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Cascading in Public Higher Education: Institutional Stratification of Access in the U.S. Michael Bastedo Michelle Cooper Jennifer Rippner Thanks to Ozan.

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Presentation on theme: "Cascading in Public Higher Education: Institutional Stratification of Access in the U.S. Michael Bastedo Michelle Cooper Jennifer Rippner Thanks to Ozan."— Presentation transcript:

1 Cascading in Public Higher Education: Institutional Stratification of Access in the U.S. Michael Bastedo Michelle Cooper Jennifer Rippner Thanks to Ozan Jaquette, Ph.D. candidate at the University of Michigan, and the USC Center for Enrollment Management

2 Research Question Has social stratification in U.S. postsecondary institutional destination increased over time?

3 Literature Review Access to postsecondary education in the U.S. has increased in recent decades (National Center for Educational Statistics, 2008) As more people attain a particular education credential, the value of that credential decreases (Collins, 1979; Weber, 1948) Credentials from elite institutions retain their value because they are – by definition – always in short supply (Bourdieu, 1984, 1988)

4 Literature Review Therefore, as postsecondary access increases so does competition for access to elite institutions, as people use prestigious credentials to distinguish themselves (Labaree, 1988, 1997) Lower SES households are relegated to less prestigious institutions because they have fewer resources to devote to the competition for elite postsecondary access (Raferty & Hout, 1993; Swirski & Swirski, 1997).

5 Literature Review Prior research finds a significant relationship between SES/ethnicity and selectivity of postsecondary institution even after controlling for academic preparation (Hearn, 1991; Karen, 2002). No research has looked at change over time in these relationships. No research has exploited recently available data on postsecondary education access of 2004 high school seniors.

6 Data Three national longitudinal datasets tracking progress from secondary education into postsecondary education/labor market: – High School and Beyond (HS&B:1980) High school senior class of 1980 – National Educational Longitudinal Study (NELS:1988) High school senior class of 1992 – Educational Longitudinal Study (ELS:2002) High school senior class of 2004

7 Selected independent variables. Weighted mean, standard deviation, and un-weighted number of missing observations

8 Outcome variable #1 (Average SAT score)/10 at first postsecondary institution attended by student Note: ACT scores converted to SAT scores Problems with this variable: – Outcome variable is missing for students who do not attend postsecondary education or who attend an institution that does not require SAT scores (i.e. community college, non-selective 4- year college) leading to potential selection bias.

9 Predicted average SAT score of first institution attended for different characteristics

10 Outcome variable #2 Category representing selectivity of first postsecondary education institution attended Coding: – 0= did not attend PSE, 1= attended 2-yr institution or less, 3= attended non-selective 4-yr institution, 4= attended selective 4-yr institution, 5= attended very selective 4-yr institution Data source: – Selectivity cell clusters of the 1992 Cooperative Institutional Research Project (CIRP)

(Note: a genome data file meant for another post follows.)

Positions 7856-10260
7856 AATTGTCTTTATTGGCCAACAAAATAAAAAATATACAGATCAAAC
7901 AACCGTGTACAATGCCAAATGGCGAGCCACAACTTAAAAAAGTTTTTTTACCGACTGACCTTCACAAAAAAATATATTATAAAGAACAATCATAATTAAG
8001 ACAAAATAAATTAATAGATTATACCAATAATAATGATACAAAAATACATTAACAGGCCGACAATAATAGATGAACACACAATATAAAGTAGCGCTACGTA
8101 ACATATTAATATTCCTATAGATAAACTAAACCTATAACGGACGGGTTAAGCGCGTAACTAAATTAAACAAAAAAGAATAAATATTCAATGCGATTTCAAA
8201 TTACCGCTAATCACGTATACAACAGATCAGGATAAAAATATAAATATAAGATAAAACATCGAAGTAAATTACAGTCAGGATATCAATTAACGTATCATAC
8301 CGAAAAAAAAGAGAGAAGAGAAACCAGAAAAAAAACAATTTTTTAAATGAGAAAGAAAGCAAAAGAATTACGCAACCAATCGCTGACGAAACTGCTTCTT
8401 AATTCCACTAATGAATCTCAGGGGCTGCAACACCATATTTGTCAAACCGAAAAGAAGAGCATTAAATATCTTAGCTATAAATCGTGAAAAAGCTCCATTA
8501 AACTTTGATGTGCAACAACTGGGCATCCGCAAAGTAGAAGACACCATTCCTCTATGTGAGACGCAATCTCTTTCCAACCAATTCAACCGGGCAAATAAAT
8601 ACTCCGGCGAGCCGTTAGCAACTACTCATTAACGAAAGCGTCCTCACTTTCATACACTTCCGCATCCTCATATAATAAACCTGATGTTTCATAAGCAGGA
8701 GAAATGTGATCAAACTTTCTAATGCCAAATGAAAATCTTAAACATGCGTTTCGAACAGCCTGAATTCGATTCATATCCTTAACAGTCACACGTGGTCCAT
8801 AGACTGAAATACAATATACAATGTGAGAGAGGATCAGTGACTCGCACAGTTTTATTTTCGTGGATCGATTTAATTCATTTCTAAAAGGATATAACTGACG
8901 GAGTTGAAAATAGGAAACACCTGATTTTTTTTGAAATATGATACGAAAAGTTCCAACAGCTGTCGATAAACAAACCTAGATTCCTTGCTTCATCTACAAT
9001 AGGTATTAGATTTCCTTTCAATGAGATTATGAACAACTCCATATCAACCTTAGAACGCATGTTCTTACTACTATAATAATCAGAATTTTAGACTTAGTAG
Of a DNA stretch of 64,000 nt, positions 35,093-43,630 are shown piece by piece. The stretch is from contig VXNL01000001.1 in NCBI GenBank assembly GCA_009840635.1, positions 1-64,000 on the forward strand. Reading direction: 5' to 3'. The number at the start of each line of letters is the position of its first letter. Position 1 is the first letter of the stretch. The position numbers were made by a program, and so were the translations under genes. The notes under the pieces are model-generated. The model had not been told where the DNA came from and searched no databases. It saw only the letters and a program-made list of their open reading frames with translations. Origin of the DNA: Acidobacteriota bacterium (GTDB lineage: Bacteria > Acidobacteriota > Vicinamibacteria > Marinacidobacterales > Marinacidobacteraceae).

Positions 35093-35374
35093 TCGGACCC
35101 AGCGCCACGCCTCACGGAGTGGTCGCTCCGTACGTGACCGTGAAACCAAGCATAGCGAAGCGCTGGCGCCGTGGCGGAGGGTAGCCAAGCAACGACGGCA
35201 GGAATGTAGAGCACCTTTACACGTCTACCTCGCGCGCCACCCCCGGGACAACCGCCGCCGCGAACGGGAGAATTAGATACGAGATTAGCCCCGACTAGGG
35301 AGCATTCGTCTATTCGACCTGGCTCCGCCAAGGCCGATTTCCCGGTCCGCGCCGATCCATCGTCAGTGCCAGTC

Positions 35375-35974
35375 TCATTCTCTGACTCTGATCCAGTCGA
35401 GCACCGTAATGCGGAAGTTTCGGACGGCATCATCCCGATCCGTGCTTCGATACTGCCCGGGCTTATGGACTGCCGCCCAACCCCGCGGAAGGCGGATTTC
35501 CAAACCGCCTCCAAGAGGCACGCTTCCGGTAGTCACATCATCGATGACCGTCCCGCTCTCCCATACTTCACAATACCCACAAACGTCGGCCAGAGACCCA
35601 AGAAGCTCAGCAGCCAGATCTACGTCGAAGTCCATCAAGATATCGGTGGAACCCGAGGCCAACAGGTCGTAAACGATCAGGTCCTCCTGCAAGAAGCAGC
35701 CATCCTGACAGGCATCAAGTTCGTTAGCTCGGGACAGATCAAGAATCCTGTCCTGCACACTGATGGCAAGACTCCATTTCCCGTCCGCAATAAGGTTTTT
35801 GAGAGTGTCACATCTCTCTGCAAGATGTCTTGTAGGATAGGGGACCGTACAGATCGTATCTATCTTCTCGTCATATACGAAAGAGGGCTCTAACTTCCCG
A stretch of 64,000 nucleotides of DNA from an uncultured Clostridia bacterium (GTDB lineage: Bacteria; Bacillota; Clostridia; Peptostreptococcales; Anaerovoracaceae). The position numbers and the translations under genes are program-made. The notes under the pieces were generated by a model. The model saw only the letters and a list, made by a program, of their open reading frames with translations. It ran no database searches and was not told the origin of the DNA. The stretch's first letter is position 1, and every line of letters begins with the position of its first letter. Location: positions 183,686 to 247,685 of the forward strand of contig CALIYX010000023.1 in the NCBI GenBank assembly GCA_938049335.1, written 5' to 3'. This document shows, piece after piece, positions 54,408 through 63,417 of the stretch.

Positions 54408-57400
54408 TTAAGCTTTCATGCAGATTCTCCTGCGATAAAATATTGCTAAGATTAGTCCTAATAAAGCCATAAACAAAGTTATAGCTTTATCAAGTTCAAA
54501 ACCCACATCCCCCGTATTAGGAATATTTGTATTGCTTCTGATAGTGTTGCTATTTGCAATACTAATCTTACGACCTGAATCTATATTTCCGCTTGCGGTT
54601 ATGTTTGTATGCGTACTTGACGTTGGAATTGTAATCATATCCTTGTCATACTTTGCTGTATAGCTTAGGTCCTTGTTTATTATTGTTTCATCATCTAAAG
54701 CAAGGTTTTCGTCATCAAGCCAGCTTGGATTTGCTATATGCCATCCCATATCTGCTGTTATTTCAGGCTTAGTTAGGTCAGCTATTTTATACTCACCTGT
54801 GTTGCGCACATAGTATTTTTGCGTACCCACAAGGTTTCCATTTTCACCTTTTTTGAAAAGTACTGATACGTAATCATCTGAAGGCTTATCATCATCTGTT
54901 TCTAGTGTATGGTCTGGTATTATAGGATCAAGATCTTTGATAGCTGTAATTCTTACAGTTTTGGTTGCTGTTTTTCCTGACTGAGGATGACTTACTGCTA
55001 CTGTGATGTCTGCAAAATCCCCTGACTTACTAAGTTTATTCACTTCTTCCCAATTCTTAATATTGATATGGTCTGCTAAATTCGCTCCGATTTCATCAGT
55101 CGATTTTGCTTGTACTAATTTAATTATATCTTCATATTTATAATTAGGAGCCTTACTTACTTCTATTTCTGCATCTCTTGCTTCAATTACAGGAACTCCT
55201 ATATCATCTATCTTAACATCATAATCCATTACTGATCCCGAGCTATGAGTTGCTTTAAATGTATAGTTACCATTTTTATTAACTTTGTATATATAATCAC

11 Ordinal selectivity of first postsecondary institution, weighted column percentages (not including missing observations) and un-weighted frequencies.

12 Selectivity of first postsecondary institution by race (weighted row percentages, missing observations not included)

13 Selectivity of first postsecondary institution by selected SES decile (weighted row percentages, missing observations not included)

14 Selectivity of first PSE attended by parental education (weighted row percentages, missing observations not included)

15 Policy Implications Increase Awareness of the problem among policymakers and institutional leaders Research on trends Communicating findings of research to policymakers Improve equity of distribution of students among selective institutions Improve information to low SES students Targeting low SES high schools for guidance counseling funds Guidance counseling training Expand enrollment at public selective institutions Money Faculty productivity Formula funding Improve nonselective institutions Improve graduation rates Quality of learning outcomes Funding opportunities Quality remediation

16 References Bourdieu, P. (1984). Distinction: a social critique of the judgment of taste. Cambridge, Mass.: Harvard University Press. Bourdieu, P. (1988). Homo academicus. Cambridge, UK: Polity Press. Collins, R. (1979). The Credential society : an historical sociology of education and stratification. New York: Academic Press. Hearn, J. C. (1991). Academic and Nonacademic Influences on the College Destinations of 1980 High-School Graduates. Sociology of Education, 64(3), Karen, D. (2002). Changes in access to higher education in the United States: Sociology of Education, 75(3), Labaree, D. F. (1988). The making of an American high school: the credentials market and the Central High of Philadelphia, New Haven: Yale University Press. Labaree, D. F. (1997). How to succeed in school without really learning: the credentials race in American education. New Haven, Conn.: Yale University Press. National Center for Educational Statistics. (2008). Digest of education statistics, Washington, DC: National Center for Education Statistics. Weber, M. (1948). Bureaucracy. In H. H. Gerth & C. W. Mills (Eds.), From Max Weber: Essays in sociology (pp ). London,: Routledge & K. Paul.


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